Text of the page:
We hung out with the kids in this Theatre where the treatment was going on for two weeks. Basically the treatment entailed the children just staying in the room for a couple of hours a day in the presence of this machine, which looked like a few white perspex shoe boxes on a table, and the relationships grew and deepened as our merry band of minstrels played and wrote and clowned and connected with these innocent young heroes every day from 9am ’til lunchtime sandwiches.
The fortnight was also crowned by a wonderful finale. I had wanted to get the cast to sing a version of Labi Siffre’s Apartheid anthem ‘Something Inside So Strong’ for the film. I have loved that song for years and even though the lyrics were written for the times of Apartheid, when you include the Human Rights violation of these 2.8 million beautiful kids, mainly orphans, finding themselves largely abandoned with HIV in squalor and poverty, it takes on a whole new and powerful message.
“the higher you build your barriers
the taller I become
the farther you take my rights away
the faster i will run
you can deny me
you can decide to turn your face away
no matter ‘cos there’s
something inside so strong
i know that i can make it
though you’re doing me wrong so wrong
you thought that my pride was gone, oh no
something inside so strong”
I asked Karen in Durban if we could sing it with the kids if I brought my Music Producing partner Alex Forster out to South Africa to record it on our mobile studio, and she replied that amazingly, the Durban Gospel Choir had just recorded the same song there and that they were well up for joining in.
At the end of the fortnight of HIV treatment and writing and playing and visiting homes in villages far away, these emotionally stretched and drenched poets performed all their praise poems with passion and humility to the kids at The Stables Theatre, Durban, to a packed house, standing room only, and at the end, the majestic Durban Gospel Choir took to the stage and sang the triumphant ‘Something Inside So Strong’ song with the kids and Zolani Mahola, the lead singer from South Africa’s biggest group, Freshly Ground. It was epic!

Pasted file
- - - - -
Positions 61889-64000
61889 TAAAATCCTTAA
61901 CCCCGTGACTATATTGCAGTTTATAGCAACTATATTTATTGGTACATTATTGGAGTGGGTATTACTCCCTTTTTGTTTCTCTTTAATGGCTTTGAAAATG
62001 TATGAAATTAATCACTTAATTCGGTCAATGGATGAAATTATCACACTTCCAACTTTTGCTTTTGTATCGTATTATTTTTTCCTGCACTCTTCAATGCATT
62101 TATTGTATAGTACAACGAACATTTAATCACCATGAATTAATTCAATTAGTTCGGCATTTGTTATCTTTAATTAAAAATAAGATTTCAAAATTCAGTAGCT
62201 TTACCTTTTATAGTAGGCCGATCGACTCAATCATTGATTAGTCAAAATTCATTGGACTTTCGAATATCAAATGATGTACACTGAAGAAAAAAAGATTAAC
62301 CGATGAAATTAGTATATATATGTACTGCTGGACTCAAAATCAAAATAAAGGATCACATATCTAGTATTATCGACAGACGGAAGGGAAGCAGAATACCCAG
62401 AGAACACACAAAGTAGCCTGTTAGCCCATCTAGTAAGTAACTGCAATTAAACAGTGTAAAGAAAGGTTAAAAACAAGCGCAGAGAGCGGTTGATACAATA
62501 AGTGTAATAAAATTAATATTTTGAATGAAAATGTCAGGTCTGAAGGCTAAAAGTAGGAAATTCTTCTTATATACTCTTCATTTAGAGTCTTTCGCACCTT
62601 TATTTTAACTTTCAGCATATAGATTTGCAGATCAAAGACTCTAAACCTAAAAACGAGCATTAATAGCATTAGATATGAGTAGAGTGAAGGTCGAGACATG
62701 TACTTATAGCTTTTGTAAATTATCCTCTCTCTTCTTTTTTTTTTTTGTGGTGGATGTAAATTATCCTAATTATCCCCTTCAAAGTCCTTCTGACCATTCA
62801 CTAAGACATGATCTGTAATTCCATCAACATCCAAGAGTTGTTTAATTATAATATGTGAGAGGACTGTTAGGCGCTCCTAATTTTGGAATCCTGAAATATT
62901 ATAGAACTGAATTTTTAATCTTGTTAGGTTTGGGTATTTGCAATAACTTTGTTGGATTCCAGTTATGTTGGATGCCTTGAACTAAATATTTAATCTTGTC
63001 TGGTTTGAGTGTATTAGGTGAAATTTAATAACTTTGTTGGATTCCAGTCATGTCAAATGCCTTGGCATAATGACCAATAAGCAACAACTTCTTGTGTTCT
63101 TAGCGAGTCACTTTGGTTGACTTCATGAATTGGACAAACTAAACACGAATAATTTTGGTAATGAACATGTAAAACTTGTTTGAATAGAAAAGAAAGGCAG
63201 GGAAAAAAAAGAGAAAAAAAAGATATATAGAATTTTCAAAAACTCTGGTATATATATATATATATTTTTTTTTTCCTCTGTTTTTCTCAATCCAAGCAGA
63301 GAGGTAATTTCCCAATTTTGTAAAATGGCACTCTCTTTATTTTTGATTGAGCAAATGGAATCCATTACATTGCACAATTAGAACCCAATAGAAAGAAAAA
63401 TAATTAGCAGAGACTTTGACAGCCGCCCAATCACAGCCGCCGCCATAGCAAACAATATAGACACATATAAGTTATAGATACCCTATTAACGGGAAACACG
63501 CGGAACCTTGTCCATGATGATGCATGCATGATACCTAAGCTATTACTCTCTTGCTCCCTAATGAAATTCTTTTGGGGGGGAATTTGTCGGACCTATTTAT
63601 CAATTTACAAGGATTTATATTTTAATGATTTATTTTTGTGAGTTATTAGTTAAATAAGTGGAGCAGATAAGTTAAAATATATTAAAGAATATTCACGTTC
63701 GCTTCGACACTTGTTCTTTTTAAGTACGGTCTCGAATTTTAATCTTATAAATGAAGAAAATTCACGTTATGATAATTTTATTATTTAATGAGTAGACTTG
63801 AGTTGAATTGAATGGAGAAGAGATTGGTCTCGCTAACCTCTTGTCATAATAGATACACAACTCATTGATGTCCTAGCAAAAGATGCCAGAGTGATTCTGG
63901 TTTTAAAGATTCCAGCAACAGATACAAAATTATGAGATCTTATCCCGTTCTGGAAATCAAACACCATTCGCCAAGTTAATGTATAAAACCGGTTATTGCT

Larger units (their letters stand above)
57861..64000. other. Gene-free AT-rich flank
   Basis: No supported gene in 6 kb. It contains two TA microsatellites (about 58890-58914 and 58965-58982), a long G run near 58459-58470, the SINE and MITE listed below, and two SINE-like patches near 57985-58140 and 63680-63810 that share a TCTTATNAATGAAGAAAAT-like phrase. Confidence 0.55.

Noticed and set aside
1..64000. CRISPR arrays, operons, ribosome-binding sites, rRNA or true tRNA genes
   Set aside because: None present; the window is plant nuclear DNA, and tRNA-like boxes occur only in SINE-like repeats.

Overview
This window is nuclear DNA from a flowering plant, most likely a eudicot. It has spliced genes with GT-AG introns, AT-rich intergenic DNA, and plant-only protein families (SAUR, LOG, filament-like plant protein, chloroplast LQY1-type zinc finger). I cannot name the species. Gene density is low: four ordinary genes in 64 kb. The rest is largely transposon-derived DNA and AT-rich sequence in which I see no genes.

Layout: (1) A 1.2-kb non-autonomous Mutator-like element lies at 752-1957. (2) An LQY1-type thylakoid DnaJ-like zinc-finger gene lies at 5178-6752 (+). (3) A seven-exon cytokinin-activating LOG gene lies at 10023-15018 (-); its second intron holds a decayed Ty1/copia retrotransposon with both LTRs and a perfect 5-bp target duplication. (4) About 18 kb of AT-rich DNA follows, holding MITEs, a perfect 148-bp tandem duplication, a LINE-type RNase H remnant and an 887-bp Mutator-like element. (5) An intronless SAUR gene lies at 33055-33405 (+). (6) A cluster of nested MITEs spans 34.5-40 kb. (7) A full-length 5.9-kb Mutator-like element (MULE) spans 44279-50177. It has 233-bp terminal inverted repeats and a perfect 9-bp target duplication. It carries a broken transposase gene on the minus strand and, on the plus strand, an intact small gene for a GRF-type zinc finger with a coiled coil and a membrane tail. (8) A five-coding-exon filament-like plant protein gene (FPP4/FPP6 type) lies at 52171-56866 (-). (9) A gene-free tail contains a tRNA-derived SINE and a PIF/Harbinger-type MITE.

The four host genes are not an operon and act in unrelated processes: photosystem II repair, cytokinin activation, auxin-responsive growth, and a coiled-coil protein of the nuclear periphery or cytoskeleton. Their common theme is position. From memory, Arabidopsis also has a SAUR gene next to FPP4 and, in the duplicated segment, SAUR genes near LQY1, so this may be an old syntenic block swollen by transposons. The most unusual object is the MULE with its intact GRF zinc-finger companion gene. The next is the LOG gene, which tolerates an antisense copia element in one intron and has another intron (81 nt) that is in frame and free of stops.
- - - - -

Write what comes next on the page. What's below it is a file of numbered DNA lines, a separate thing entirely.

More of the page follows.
I was sobbing. I wasn’t alone.
We’re cutting and mixing for a bit now. Though we’ve Produced it so far for just travel and accommodation costs, I think now I’m going to go for a proper editing budget. It really turned into a stunning and important piece.
And I think I’m going to call the film ‘UBUNTU CHILD’ – the poets had such powerful experiences. I realised that when you are faced with this statistic of 2.8 million kids with HIV in South Africa there’s just no way to digest that figure and what it really means, BUT when you connect deeply with just 1 KID, suddenly you connect to them all in some way and can partly take in the enormity of this Human Rights Violation for a moment. I noticed as we were shooting that an agenda arose for me – this: that the kids of that region are the World’s children, the World’s responsibility. They’re not just South Africa’s kids, and the local government couldn’t begin to tackle a situation as huge as this, though they have to lead it. But it’s a World issue, not something ‘going on over there’. It’s so deeply uncivilised, even backward, to view it any other way.